Mandatory arbitration is not just a theoretical restriction on workers` and consumers` rights; it has a significant practical impact on the ability of workers and consumers to exercise their rights and succeed. These examples show that multi-track dispute resolution procedures can reduce the need for arbitration in binding proceedings. However, under current legislation, the company can decide what procedures are imposed on workers or consumers. Conflicts around the uber driving company have recently shown how this allows companies to control the legal environment in which they operate. Labour arbitration has its own history, although it fits the general trends described above. The FAA contains a clause that appears to exclude labour disputes from coverage of status. Section 1 of the Statute states that “nothing applies to the employment contracts of seafarers, railway workers or any other category of workers working in foreign or intergovernmental trade.” Despite this language, the Supreme Court of Gilmer v. Interstate/Johnson Lane Corp., 500 U.S.20, applied the FAA to a work case in 1991 and ruled that a staff member was required to file a complaint before an arbitration tribunal and not in an age discrimination court. The decision was unclear as to the effects of the legal exclusion on employment contracts, since in this case the compromise clause was not in a contract between a worker and an employer, but in a contract between a worker and the agency from which the worker had to register to obtain the work. The Supreme Court clarified the ambiguity in 2001 in Circuit City Stores, Inc. v. Adams, 532 U.S.
105, interpreted the “employment contract” exemption very concisely. It decided that the statute applied to all employment contracts, with the exception of those involving workers who, like seafarers and railway workers, crossed national borders in transport. Since then, the courts have applied the FAA to many work cases. Table 1 presents the results of a 2011 study that compared the overall results of mandatory arbitration and litigation testing procedures. The comparison is based on the results of 1,213 mandatory arbitration proceedings managed over a five-year period by the American Arbitration Association, the country`s largest arbitration service provider. These are compared to the results of studies on labour discrimination cases in federal courts and non-civil cases in public courts. If two companies decide that it is in their best interest to mediate, arbitration becomes a win-win option. The same cannot always be said of arbitration proceedings involving less legally demanding parties. Many cases of effective justifications appear under the Fair Labor Standards Act – a law that explicitly provides that aggrieved workers can take “collective action.” 20 In these cases, these were often allegations of classification errors, z.B whether the workers were unfairly referred to as supervisors and were therefore wrongly considered ineligible for overtime payments. In deciding FlSA class appeals, preliminary proceedings must decide whether the FLSA status provision for the application of “class actions” is a procedural right or a material right. If it is a material right, Mitsubishi cannot waive it.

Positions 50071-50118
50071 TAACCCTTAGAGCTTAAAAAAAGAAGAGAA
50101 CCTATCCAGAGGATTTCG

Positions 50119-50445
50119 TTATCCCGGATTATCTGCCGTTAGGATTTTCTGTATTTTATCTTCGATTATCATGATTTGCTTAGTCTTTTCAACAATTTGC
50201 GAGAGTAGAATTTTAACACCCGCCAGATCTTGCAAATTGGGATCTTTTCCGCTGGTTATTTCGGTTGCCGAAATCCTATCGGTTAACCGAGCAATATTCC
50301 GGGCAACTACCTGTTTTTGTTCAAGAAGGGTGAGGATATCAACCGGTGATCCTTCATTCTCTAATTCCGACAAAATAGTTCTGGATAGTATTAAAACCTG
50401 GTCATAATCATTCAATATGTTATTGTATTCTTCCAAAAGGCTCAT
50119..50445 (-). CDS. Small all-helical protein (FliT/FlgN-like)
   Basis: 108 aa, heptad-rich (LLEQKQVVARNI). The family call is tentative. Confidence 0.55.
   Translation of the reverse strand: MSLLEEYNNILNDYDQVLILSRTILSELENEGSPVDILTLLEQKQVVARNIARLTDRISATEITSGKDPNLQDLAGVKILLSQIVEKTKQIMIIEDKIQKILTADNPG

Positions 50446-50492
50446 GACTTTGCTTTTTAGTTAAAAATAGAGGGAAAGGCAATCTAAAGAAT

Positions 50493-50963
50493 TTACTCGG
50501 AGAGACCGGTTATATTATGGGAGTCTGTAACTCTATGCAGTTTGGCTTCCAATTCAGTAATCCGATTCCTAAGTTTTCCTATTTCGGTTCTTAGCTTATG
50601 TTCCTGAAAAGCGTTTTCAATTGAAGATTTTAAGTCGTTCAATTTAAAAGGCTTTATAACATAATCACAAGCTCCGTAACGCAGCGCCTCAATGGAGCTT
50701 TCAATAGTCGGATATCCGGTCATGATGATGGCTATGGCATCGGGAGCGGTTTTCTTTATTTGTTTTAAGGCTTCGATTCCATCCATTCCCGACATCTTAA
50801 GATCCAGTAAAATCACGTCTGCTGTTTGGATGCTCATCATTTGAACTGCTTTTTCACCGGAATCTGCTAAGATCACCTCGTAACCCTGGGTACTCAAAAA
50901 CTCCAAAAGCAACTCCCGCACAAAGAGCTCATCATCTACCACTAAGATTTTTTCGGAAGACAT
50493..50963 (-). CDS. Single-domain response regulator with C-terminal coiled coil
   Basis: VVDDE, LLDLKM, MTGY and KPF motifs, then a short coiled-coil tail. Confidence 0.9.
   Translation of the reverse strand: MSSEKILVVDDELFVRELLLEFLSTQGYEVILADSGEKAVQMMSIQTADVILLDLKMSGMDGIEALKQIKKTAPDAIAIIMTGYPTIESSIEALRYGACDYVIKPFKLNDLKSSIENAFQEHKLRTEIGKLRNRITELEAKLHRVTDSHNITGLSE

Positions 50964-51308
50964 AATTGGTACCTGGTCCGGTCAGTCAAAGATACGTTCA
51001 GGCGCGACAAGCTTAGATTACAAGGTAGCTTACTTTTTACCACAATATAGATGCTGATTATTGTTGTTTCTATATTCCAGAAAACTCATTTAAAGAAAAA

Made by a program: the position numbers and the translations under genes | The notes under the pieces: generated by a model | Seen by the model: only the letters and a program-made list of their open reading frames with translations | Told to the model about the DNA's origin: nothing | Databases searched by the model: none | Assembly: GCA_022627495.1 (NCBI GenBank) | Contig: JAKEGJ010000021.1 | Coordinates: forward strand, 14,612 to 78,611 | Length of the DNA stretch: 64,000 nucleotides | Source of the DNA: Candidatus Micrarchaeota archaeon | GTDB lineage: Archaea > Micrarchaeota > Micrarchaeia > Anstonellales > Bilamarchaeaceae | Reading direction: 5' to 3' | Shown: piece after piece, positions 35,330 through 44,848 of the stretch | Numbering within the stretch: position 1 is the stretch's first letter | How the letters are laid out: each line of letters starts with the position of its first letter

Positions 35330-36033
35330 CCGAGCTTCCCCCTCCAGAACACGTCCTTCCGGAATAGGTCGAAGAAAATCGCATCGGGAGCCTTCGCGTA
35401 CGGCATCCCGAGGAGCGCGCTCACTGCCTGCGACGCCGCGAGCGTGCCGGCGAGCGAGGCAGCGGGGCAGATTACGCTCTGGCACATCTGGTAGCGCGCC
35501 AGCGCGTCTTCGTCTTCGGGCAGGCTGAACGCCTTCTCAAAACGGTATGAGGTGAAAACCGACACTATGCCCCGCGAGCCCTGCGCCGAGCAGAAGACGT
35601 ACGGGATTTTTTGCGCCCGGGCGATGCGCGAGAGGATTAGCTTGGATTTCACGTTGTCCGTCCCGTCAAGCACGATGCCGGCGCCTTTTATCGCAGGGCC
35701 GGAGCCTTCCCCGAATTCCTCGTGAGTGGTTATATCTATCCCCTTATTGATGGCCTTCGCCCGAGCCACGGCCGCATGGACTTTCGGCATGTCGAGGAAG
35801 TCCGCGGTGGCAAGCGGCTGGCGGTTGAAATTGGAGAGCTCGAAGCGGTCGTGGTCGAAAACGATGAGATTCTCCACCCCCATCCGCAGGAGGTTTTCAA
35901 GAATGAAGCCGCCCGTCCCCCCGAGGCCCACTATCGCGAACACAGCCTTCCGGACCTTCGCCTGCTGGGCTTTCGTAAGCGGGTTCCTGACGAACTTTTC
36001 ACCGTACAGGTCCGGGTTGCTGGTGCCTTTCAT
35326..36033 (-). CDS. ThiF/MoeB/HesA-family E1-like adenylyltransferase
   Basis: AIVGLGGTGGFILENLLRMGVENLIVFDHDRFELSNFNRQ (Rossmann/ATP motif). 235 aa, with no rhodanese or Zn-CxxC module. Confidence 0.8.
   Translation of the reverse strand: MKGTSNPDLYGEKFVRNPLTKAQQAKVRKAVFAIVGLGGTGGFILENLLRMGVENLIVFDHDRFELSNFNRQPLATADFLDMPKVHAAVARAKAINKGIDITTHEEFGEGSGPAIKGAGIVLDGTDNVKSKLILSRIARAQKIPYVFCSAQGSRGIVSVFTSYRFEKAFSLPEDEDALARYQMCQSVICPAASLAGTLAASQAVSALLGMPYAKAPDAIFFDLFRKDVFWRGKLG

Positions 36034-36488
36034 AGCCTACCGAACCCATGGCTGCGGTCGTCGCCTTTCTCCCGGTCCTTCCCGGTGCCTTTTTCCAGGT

Most of the courts that have considered this issue have held that the right to go to class action under the FLSA is procedural, and therefore compound arbitration and class action has been waived.21 In the absence of official government statistics on the extent of mandatory arbitration, our best estimates come from academic surveys that have examined aspects of this issue.